From the creator of Blue's Clues...
A mysterious thief is stealing from the Lee family household and bakery and it’s up to little puppy Tako to catch the culprit. Tako succeeds in exposing Allie, a feisty cat, but when she gets thrown out of the house Tako begins to have second thoughts about the consequences of his actions. Tako may be the only one who can uncover the truth, but to do so he will have to fight the vicious river rats and learn there may be more to the mischievous cat than what meets the eye.
Todd Kessler is the cocreator of the highly successful children’s television series Blue’s Clues. His artistic and innovative creations have garnered him the Peabody Award, seven Emmy nominations, two Television Critics Association awards, five Parent’s Choice awards, first place in the children’s division of the Toronto International Film Festival, and a New York Film Festival Cine Golden Eagle. He lives in Los Angeles.
Jennifer Gray Olson is an illustrator who enjoys creating funny and offbeat characters. She is the author and illustrator of Ninja Bunny. She lives in Corona, California.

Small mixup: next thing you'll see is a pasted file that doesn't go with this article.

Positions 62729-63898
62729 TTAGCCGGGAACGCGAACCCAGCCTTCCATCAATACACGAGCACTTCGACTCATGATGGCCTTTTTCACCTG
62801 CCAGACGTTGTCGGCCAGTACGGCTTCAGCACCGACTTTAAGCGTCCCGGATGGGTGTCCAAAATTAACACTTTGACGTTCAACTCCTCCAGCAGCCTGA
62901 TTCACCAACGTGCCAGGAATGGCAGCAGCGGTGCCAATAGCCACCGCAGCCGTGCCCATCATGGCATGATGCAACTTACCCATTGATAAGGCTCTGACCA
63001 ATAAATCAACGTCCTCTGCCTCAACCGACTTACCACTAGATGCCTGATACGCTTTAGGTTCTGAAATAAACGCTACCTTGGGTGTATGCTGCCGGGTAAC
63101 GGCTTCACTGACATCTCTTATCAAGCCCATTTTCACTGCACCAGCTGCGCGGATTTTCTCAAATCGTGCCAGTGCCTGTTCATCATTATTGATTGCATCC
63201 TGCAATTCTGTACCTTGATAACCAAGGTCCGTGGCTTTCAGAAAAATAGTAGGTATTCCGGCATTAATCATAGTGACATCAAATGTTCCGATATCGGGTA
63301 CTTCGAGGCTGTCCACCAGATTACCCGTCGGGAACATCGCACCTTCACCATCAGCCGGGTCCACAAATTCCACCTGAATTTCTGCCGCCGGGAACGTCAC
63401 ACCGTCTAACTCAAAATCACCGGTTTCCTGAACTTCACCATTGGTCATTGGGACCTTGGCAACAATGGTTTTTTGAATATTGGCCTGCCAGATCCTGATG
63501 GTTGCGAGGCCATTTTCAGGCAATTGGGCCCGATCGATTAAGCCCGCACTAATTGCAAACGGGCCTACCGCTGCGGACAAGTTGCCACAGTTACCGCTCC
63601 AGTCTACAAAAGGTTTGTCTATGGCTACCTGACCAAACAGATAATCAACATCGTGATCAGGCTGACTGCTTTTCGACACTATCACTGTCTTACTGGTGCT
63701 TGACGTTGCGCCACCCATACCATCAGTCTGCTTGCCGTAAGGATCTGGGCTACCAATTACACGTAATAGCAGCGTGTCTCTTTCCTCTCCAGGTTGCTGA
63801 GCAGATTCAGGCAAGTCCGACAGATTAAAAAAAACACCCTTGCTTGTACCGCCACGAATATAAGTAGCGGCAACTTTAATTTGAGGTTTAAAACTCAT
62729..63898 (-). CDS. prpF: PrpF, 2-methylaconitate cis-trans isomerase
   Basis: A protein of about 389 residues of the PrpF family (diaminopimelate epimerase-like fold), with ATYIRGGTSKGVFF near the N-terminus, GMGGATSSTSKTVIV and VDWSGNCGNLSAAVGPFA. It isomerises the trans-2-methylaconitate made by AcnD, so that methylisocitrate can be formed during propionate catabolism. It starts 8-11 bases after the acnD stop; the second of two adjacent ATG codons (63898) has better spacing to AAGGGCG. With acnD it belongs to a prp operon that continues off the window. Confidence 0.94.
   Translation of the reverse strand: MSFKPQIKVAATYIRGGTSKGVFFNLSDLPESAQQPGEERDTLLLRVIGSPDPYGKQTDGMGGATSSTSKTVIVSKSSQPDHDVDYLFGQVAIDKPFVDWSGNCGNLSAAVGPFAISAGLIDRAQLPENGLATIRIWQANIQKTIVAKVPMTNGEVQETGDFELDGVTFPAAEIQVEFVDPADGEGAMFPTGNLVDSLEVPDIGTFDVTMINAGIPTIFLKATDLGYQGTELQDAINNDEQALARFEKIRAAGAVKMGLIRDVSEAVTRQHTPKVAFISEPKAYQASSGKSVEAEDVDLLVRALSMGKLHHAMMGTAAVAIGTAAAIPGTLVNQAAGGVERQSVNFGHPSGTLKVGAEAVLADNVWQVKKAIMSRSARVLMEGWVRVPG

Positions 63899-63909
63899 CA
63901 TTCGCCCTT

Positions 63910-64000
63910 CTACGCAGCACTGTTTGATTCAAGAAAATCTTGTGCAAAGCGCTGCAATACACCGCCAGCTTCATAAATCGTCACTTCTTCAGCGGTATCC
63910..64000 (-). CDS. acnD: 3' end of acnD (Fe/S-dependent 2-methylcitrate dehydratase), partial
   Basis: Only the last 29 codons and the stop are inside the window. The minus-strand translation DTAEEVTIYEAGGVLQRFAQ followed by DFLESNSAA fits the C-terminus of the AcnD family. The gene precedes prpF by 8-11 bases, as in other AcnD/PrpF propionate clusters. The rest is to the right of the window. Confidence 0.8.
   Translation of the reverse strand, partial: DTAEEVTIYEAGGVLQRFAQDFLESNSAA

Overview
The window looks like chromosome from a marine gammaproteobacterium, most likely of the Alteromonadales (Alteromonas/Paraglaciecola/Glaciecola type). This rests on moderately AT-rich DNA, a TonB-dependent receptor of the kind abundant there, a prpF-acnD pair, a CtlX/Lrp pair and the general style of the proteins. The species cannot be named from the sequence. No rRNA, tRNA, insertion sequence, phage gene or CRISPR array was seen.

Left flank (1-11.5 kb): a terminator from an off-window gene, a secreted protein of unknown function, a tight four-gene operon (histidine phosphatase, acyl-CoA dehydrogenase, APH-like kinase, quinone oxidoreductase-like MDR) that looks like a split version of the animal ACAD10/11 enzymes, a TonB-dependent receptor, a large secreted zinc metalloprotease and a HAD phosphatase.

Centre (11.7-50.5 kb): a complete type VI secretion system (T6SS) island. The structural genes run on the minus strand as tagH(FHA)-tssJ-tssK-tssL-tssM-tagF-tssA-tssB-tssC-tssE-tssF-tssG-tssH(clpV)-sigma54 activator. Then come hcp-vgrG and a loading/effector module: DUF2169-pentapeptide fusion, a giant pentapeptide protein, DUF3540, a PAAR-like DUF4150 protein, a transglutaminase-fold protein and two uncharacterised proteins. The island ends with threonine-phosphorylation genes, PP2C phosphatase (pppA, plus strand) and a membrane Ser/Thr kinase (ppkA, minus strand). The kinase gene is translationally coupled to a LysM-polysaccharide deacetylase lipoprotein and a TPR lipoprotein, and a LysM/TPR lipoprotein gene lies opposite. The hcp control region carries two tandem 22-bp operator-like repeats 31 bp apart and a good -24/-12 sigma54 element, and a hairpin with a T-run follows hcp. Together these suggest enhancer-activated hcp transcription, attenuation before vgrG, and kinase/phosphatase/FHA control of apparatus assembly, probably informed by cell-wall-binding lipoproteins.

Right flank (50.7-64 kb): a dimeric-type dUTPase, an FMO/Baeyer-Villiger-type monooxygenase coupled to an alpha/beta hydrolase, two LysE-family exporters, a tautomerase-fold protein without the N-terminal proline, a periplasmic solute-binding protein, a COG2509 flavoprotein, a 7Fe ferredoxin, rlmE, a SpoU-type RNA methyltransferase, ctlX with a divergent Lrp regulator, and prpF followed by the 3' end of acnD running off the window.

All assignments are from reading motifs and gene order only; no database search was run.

From School Library Journal
K-Gr 2—Tako is a good dog who loves adventure and his family, so when a thief starts stealing various items around the house, Tako takes it upon himself to find the culprit. The dog quickly tracks down the suspect, a homeless alley cat, and quickly chases her away. Reluctantly, Tako sees the world through the eyes of the thief, learning to be compassionate for the less fortunate feline. The format is rather interesting; it combines the simple word choice of an advanced easy reader with the quantity of illustrations of a picture book and the length and arching narrative of a junior chapter book. That may limit the potential audience, since this offering's length makes it difficult to use for storytime and it's too visual for a read-aloud. But it will certainly serve as a great bridge between easy readers and beginning chapter books and perhaps as a way for reluctant readers to start using easy readers. Olson's illustrations are soft and childlike, which adds to the empathetic tone of the piece. VERDICT A strong addition for most collections.—Peter Blenski, Greenfield Public Library, WI